China rejects the criticisms as interference in its internal affairs. European companies in China have said they avoid the use of forced labor in Xinjiang.
Germany has benefited from its ties with China, particularly during the pandemic. China has overtaken the United States as Germany’s biggest trading partner and become the major market for many of its companies. Mercedes-Benz sold three times as many cars in China last year as it did in the United States.
Yet some in Germany fear that the Chinese bonanza is coming to an end. China has stepped up its efforts to compete with German companies in precision machinery or acquire them outright. Executives at some German companies in Taicang said local managers they trained had left to form competitors.
German-owned factories make the precision machinery that many Chinese manufacturers need to keep running. If Beijing succeeds in its bid for industrial self-reliance, a recent study by the Bertelsmann Foundation warned, China will no longer need them.
“It won’t be a win-win situation anymore,” said Ulrich Ackermann, director of foreign markets for the Mechanical Engineering Industry Association, known by its German initials, V.D.M.A., which financed the study by the foundation.
Most of the German companies in Taicang are small and midsize manufacturers that make niche industrial products, or the “Mittelstand” companies that underpin the German economy.
Germany’s first roots in Taicang were planted in 1985, when Hans-Jochem Steim, the managing director of a German manufacturer of wire springs, went looking for a place to build a factory. Taicang, little more than a collection of villages then, was a short drive north from Shanghai’s only commercial airport at the time and had a small-town atmosphere that reminded him of the company’s hometown, Schramberg in Swabia.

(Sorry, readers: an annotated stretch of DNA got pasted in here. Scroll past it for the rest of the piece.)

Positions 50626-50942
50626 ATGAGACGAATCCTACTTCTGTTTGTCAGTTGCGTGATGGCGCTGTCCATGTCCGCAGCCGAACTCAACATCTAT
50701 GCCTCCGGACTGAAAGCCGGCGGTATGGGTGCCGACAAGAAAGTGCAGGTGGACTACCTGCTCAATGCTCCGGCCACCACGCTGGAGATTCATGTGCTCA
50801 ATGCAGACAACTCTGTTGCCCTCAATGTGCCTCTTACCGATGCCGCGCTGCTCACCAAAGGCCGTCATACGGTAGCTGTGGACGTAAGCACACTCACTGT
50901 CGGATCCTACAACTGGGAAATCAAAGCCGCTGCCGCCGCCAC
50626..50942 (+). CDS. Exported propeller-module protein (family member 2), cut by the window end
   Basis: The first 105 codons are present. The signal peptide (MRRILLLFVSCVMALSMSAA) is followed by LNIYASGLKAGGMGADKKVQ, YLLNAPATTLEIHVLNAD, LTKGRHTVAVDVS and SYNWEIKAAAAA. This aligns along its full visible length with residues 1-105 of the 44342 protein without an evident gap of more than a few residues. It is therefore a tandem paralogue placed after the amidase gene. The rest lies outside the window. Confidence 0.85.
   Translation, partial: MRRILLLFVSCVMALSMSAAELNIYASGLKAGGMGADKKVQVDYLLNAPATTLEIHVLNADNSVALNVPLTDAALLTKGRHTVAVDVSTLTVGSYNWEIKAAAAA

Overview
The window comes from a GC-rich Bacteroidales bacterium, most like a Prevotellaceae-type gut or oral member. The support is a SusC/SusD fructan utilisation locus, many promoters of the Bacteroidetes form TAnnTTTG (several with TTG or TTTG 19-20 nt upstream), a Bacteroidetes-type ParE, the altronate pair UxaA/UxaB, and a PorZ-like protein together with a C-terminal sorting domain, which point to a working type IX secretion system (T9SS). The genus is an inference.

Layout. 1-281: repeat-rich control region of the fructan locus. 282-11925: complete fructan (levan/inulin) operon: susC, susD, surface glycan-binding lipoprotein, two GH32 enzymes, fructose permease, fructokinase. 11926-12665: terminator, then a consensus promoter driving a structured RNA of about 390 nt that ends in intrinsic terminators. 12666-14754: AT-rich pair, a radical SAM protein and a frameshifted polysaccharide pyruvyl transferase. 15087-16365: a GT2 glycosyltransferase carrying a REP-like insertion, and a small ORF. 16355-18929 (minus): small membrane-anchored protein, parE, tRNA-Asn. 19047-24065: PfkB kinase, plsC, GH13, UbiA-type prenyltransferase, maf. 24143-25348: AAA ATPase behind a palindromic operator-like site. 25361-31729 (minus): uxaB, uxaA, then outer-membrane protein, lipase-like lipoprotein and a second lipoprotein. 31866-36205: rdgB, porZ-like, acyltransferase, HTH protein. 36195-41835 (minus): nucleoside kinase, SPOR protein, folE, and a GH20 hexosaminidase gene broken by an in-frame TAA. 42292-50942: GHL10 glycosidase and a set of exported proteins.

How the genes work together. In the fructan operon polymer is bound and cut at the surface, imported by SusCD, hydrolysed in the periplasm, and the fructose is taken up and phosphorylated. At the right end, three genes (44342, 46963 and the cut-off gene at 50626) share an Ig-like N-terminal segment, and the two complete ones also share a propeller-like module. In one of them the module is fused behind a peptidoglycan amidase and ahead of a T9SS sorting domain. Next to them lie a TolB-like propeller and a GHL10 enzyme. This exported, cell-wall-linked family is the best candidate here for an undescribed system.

Kern-Liebers, Mr. Steim’s manufacturer, was the first of what turned out to be over 350 German companies that set up operations in Taicang, drawn by cheap real estate, a nearby airport and cooperative local officials. Mr. Steim encouraged his longtime suppliers to follow him.
“The first 20 German investors were more or less his friends,” said Richard Zhang, the chief executive of Kern-Liebers’s China operations.
Among those early investors was TOX Pressotechnik, which makes machines that join pieces of metal and are used to construct car roofs, chassis and other components. While big companies tended to set up in major population centers, “as a small company, you went to Taicang,” said Susanne Eberhardt, a member of the family that owns the company, which is based in Weingarten in southern Germany.
Chinese employees hired by TOX meshed well with the Germans. “The Chinese people exuded energy and optimism,” Ms. Eberhardt said. “You could feel that China was on the verge of a breakthrough, and they were unbelievably proud to be part of it.”
The Germans taught local managers so well that, these days, Taicang has everything German except a large number of Germans themselves. The vast majority of the customers at Mr. Gerber’s bakery are Chinese. The few expatriates tend to live in Shanghai, which has a German-language school for their children.
German companies in Taicang were usually not big enough to attract a lot of attention from the central government. Several said they did not feel pressure to share technology and trade secrets, a common complaint by larger foreign investors.
“If you don’t touch politically sensitive issues, it’s a very friendly environment,” said Matthias Müller, the managing director of the German Center for Industry and Trade in Taicang.